Vendors Impose High Risk on Partners Selling Services

Long-term contracts help ensure recurring revenue keeps flowing, but vendors requiring partners to hold the paper on nontransferable licenses creates high risk.

By Larry Walsh

Vendors love the recurring-revenue model. Subscriptions, or contractual sales, mean predictable revenue, which – when it flows successfully – gives investors greater confidence in long-term returns. And that leads to higher valuations.

Getting customers to sign a subscription is one thing. Getting them to renew is another. Any vendor that’s selling subscriptions or contractual services and not renewing at least 90% of their accounts is at risk of decreasing returns. Vendors not renewing at 67% spend more time and effort acquiring new accounts to replace their existing customers.

Vendors increasingly achieve stable recurring revenue by getting customers to commit to long-term contracts in exchange for pricing concessions. Increasingly, vendors are selling service contracts for two to seven years. Customers get price breaks, but they must commit to certain levels of annual spending over a protracted period.

It sounds like a good deal. And it is – if you’re the vendor or the customer. The partner in between? Not so much.

Vendors are making the same mistake they made before when it comes to selling services through the channel: making the partner responsible for the customer’s financial obligation.

When vendors lock a customer into a long-term contract, they tell Wall Street and Sandhill investors that piles of money are coming and won’t stop. But long-term contracts come with risks of default. If a customer defaults on a contract, for whatever reason, the revenue that vendors announced is no longer coming.

Many vendors have a solution for this too. They make it the partner’s responsibility. On paper, partners sell the contracts to the customer. Consequently, that makes them responsible for the payments. The customer pays the partner. The partner pays the vendor.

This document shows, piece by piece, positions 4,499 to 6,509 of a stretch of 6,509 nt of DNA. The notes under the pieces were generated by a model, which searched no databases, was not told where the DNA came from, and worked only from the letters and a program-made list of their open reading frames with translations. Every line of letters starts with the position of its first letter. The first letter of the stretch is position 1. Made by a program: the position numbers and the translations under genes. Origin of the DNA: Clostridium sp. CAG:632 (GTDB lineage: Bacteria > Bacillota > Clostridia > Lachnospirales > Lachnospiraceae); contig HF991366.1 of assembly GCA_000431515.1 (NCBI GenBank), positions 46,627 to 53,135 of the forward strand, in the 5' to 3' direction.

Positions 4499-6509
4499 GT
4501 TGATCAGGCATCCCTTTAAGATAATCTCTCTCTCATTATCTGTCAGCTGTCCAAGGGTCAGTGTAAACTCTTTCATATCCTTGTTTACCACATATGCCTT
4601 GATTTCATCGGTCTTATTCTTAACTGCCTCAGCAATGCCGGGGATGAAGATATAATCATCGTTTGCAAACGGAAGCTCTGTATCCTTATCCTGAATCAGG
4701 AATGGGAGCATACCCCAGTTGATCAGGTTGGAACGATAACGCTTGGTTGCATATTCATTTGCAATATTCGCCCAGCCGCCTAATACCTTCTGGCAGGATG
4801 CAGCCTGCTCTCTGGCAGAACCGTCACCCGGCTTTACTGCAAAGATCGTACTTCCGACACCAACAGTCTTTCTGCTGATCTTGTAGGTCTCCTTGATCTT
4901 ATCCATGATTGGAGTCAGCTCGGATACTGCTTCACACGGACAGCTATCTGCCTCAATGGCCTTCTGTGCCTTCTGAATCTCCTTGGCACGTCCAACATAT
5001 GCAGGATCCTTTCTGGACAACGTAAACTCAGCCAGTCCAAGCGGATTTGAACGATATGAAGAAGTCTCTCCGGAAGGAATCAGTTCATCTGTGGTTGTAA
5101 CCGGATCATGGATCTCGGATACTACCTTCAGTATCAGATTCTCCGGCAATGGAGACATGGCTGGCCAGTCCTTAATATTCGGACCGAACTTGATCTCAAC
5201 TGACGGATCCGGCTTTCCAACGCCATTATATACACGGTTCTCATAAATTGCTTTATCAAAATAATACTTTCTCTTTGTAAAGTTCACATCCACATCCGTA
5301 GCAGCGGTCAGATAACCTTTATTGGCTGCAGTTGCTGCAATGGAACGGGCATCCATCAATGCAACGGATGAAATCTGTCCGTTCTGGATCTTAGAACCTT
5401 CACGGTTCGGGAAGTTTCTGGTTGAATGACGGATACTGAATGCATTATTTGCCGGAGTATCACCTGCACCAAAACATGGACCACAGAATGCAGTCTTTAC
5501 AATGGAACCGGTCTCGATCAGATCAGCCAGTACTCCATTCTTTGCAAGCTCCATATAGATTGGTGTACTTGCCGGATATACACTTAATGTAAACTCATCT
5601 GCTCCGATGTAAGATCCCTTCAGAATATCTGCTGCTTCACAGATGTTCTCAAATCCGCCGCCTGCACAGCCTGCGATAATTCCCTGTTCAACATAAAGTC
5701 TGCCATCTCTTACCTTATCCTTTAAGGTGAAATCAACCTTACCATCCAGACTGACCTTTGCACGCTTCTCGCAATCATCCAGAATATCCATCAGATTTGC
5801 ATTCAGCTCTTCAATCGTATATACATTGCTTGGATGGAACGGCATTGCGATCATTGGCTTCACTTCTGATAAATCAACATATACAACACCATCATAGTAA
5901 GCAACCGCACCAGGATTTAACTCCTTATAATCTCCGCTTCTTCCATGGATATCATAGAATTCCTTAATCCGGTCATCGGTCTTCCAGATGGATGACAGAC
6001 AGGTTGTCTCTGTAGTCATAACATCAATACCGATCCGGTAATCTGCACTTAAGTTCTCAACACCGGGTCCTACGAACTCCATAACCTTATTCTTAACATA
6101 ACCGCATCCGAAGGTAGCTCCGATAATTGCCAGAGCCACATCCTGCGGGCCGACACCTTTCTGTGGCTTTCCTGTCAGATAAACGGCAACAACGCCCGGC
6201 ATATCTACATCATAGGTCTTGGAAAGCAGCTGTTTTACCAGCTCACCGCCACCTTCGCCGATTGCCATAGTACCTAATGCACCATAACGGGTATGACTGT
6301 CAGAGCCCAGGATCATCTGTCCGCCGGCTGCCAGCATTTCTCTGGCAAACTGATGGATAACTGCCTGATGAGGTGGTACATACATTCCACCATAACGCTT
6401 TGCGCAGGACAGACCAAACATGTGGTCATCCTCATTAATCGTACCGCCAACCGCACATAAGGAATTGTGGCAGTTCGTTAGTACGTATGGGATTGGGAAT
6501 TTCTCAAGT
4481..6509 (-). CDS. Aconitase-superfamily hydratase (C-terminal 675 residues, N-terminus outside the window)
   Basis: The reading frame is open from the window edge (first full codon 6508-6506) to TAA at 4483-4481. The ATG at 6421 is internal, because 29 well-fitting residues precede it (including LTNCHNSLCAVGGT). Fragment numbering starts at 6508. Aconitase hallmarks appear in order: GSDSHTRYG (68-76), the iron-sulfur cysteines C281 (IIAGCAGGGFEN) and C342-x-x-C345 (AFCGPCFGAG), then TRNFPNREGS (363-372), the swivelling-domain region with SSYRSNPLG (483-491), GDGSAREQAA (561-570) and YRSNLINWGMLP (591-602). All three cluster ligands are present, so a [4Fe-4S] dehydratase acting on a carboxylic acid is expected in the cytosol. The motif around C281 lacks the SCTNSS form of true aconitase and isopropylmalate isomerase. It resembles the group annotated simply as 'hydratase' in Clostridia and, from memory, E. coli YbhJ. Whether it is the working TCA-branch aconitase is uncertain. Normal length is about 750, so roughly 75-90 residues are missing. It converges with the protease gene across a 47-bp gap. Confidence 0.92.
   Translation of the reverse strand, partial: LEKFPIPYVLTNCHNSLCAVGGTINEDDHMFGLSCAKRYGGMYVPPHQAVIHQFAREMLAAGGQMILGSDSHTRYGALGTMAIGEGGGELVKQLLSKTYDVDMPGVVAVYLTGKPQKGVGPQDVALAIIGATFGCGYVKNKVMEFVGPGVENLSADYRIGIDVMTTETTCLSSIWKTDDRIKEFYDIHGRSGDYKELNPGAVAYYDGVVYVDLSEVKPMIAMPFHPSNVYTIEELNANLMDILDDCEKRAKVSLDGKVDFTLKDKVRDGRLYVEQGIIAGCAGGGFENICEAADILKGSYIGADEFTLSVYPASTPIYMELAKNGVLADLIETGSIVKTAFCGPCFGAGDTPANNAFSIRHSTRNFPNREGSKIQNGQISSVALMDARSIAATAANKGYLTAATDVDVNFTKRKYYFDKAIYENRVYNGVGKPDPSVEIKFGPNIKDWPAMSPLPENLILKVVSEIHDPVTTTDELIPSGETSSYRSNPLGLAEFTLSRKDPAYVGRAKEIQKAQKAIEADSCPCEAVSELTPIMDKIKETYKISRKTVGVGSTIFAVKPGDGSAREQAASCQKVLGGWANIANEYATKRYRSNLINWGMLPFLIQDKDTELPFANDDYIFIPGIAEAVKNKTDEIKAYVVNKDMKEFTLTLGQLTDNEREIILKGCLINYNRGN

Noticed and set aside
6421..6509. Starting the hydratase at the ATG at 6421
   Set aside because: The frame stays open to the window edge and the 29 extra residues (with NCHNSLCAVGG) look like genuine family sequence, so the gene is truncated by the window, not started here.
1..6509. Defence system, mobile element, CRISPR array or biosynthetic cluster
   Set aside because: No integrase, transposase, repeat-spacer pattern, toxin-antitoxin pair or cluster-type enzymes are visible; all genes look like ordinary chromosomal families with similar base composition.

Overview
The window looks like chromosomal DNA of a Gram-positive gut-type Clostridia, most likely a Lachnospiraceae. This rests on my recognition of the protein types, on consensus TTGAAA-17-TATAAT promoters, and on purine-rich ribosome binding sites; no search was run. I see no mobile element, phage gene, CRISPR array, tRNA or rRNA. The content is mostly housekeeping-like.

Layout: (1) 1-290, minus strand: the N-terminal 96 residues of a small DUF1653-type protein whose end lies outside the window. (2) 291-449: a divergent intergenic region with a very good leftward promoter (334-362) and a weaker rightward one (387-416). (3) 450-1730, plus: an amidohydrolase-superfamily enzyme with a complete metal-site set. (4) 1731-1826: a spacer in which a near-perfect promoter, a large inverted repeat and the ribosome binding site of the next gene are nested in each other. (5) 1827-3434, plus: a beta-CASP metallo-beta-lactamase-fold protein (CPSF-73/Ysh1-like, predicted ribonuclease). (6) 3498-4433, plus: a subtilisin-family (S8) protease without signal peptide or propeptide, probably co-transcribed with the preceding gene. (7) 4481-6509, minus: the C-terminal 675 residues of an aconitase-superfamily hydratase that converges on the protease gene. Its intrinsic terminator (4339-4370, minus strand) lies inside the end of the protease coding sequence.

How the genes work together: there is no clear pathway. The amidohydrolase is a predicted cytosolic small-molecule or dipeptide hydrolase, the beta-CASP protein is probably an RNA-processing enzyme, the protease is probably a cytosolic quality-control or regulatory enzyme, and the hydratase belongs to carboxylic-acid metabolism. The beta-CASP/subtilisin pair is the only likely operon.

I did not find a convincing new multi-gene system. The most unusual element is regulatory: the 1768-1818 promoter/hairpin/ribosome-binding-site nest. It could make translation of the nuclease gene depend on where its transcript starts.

LAER – Land, Adopt, Expand, Renew – is commonly adopted by the vendor community as the model for selling services and subscriptions. This model, developed by the Technology & Services Industry Association (TSIA), makes clear that the goal is to renew and expand service-based accounts. It makes sense given that renewal keeps the recurring revenue coming and expansion means more revenue still.

However, key tenets of the cloud and service model are scalability and flexibility. If a customer’s needs change, it can always increase its consumption. Theoretically, a customer can decrease consumption too, but that’s much harder under these long-term contracts. Vendors don’t want to see service downgrades or “optimization” by their customers. It means that the revenue they were counting on disappears into the ether.

The licenses, seats, or nodes are nontransferable in many vendor contracts. Customers can allocate their capacity any way they like. What happens if a customer can’t use all its licenses or defaults and abandons them? Well, the partner can’t transfer or resell them to another customer.

The logic behind the no-transfer policy is simple: Those licenses were already sold. Reselling them will replace revenue on the books only; it won’t help grow the vendor’s business. So, defaulting customers often leave the partners holding the bag for payment obligations to the vendor.

Vendors will work with partners to mitigate the impact of defaulting customers and abandoned licenses. However, financial obligations and non-transfer policies often create a high-risk exposure to partners. Even though defaults are uncommon, they leave risk lingering over partners’ operations.

Vendors can implement changes to make it less risky for partners. Some vendors use third-party finance companies that have greater risk capacity to alleviate the burden on their partners. Others do allow license transfers, enabling partners to resell as long as they maintain the original price point.

Vendors must ensure that their subscription-based services don’t expose partners to excessive risk, making selling and supporting these services appear too hazardous to their business interests.

Larry Walsh is the CEO, chief analyst, and founder of Channelnomics. He’s an expert on the development and execution of channel programs, disruptive sales models, and growth strategies for companies worldwide. Follow him on Twitter at @lmwalsh_CN.

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